Sometimes from the “Sala del Caffè” it is possible to visit the “Sala da Pranzo” (Dining Room). Above each of the four doors of this room is a portrait of Queen Maria Antonia Ferdinanda of Sardinia, mother of King Charles IV and King Victor.
The room immediately after the “Sala del Caffè” is the “Camera dell'Alcova” (Alcove Room). Above the ornate gilt arch of the room is an oval portrait of Queen Marie Clotilde of Sardinia (wife of King Charles IV) by Angelo Vacca juniore.12 Marie Clotilde is shown seated at a table. The painting dates from between 1796 and 1798. From the mid-seventeenth century it was the custom for a portrait of the wife of the head of the house of Savoy to be placed above the arch of this room. Marie Clotilde was the last consort before the Napoleonic invasion in 1798. After the restoration of the Savoys in 1814 the custom was not continued and the portrait of Marie Clotilde stayed in place.13
On the wall facing the alcove is a copy of Sir Anthony Van Dyck's group portrait of the three eldest children of King Charles I: the future King Charles I, Mary, Princess of Orange, and King James II and VII. The original painting is in the Galleria Sabauda.
Primo Piano Nobile - tour of the northeast rooms
Sometimes some of the rooms in the northeast corner of the “Primo Piano Nobile” can be visited as part of a guided tour. One enters from the courtyard on the ground floor through a doorway in the northeast corner. Then one proceeds up the “Scala dei Principi” (Staircase of the Princes).
The first room to be visited is the “Gabinetto delle Miniature” (Cabinet of the Miniatures). The walls are lined with mirrors in which are set numerous small portraits of members of the Savoy family.
For the “Gabinetto delle Miniature”, see this page.
In the “Camera da lavora della Regina” (Queen's Workroom) there is a marble bust of Queen Marie Clotilde by Felice Festa.14 She wears a pleated mob-cap and the plain penitential clothes which she wore from 1794 until her death. Around her neck she wears a medallion of the Sacred Heart of Jesus.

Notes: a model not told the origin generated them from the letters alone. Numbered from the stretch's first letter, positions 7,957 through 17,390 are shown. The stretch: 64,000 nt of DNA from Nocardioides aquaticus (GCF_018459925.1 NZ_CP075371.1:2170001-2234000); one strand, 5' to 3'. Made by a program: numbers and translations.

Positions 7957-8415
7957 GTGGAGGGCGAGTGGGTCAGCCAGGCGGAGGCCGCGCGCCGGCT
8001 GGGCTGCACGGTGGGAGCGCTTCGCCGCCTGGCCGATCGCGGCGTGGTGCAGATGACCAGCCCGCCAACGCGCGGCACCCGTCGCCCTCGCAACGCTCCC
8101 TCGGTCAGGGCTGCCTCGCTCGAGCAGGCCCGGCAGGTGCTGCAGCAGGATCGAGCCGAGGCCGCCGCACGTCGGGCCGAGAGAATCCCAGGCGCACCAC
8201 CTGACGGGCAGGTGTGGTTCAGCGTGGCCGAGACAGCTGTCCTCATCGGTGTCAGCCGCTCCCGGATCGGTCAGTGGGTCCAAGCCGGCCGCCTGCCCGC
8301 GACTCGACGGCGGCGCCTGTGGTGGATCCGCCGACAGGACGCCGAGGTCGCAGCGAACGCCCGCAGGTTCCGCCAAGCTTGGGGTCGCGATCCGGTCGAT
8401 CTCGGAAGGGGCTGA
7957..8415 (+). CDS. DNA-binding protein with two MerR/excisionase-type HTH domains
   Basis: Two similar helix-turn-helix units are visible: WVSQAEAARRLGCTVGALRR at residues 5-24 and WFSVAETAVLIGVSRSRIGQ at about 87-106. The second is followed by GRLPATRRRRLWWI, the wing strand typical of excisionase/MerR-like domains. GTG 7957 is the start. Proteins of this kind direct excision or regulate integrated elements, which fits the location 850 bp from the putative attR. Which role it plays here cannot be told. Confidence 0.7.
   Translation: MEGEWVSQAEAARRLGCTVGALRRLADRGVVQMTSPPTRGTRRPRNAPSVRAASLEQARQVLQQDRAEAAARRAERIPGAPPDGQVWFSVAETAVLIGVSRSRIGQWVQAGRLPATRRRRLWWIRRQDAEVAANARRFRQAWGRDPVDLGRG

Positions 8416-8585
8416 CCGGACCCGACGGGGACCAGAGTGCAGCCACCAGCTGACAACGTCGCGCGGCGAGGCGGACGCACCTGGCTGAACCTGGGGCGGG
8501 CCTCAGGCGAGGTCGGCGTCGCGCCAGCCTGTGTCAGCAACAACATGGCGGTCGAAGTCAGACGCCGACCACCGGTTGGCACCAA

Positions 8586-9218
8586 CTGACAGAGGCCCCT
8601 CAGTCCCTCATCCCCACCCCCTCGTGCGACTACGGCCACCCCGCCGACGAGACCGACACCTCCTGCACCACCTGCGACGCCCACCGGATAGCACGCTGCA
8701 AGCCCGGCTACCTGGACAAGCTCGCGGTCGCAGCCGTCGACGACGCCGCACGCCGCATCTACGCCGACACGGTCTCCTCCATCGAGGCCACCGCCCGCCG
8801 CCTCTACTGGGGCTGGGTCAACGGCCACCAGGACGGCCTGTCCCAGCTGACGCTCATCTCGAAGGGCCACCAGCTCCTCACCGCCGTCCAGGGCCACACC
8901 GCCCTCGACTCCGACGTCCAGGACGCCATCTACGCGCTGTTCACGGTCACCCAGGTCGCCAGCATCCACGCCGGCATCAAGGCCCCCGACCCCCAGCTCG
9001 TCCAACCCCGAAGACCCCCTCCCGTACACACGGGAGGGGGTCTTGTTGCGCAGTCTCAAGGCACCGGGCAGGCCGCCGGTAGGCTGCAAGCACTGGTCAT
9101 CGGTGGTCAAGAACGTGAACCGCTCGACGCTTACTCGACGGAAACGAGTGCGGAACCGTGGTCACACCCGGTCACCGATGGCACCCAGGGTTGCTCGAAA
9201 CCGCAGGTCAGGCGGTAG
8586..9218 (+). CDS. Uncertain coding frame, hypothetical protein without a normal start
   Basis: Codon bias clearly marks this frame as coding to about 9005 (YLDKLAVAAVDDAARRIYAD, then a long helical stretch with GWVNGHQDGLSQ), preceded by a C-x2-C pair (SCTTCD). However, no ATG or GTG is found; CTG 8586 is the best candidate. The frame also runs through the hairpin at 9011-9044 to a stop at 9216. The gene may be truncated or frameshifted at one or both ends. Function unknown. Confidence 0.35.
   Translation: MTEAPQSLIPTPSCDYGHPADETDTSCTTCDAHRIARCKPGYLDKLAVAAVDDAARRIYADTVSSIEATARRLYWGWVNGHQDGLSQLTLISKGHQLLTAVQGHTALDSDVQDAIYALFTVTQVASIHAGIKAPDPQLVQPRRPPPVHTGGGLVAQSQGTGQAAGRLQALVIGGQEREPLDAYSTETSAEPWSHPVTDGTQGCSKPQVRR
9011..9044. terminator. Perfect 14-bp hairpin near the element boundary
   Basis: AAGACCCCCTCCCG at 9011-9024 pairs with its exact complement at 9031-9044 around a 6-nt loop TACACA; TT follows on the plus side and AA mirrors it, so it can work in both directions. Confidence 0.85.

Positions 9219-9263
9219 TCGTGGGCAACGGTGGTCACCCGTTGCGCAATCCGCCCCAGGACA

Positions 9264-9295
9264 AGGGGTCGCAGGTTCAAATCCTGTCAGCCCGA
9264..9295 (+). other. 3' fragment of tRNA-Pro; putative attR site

2 Francesco Gonin was born at Turin in 1808 and died at Gioveno in 1889. In addition to the “Sala dei Corazzieri”, he decorated the “Salla da Ballo”. He also frescoed some walls at the Castello di Racconigi.
5 Cf. Catalogo Generale dei Beni Culturali. The oil on canvas painting measures 148 cm high by 97 cm wide (without frame). Michele Cusa was born at Rimella Valsessia in 1799 and died at Varallo in 1870. In 1828 King Charles Felix of Sardinia (younger brother of King Charles IV and King Victor) recruited him to teach at the Accademia Albertina di Belli Arti in Turin.
5a Cf. Catalogo Generale dei Beni Culturali. The oil on canvas painting measures 106 cm high by 75 cm wide (without frame). Domenico Duprà was born in Turin in 1689 and died in the same city in 1770. He painted numerous portraits for the Savoy family. Between 1740 and 1744 he painted at least eight portraits for the Stuarts (one of James III and VIII, and several of each of his sons). There are portraits by him of Charles, Prince of Wales, and Henry, Duke of York at the Palacio de Liria in Madrid, and of Henry, Duke of York in the Musée de l'histoire de France at the Palace of Versailles.
6 Cf. Catalogo Generale dei Beni Culturali The oil on canvas portrait measures 108 cm high by 75 cm wide (without frame).
7 Cf. Catalogo Generale dei Beni Culturali The oil on canvas portrait measures 100 cm high by 76 cm wide (without frame).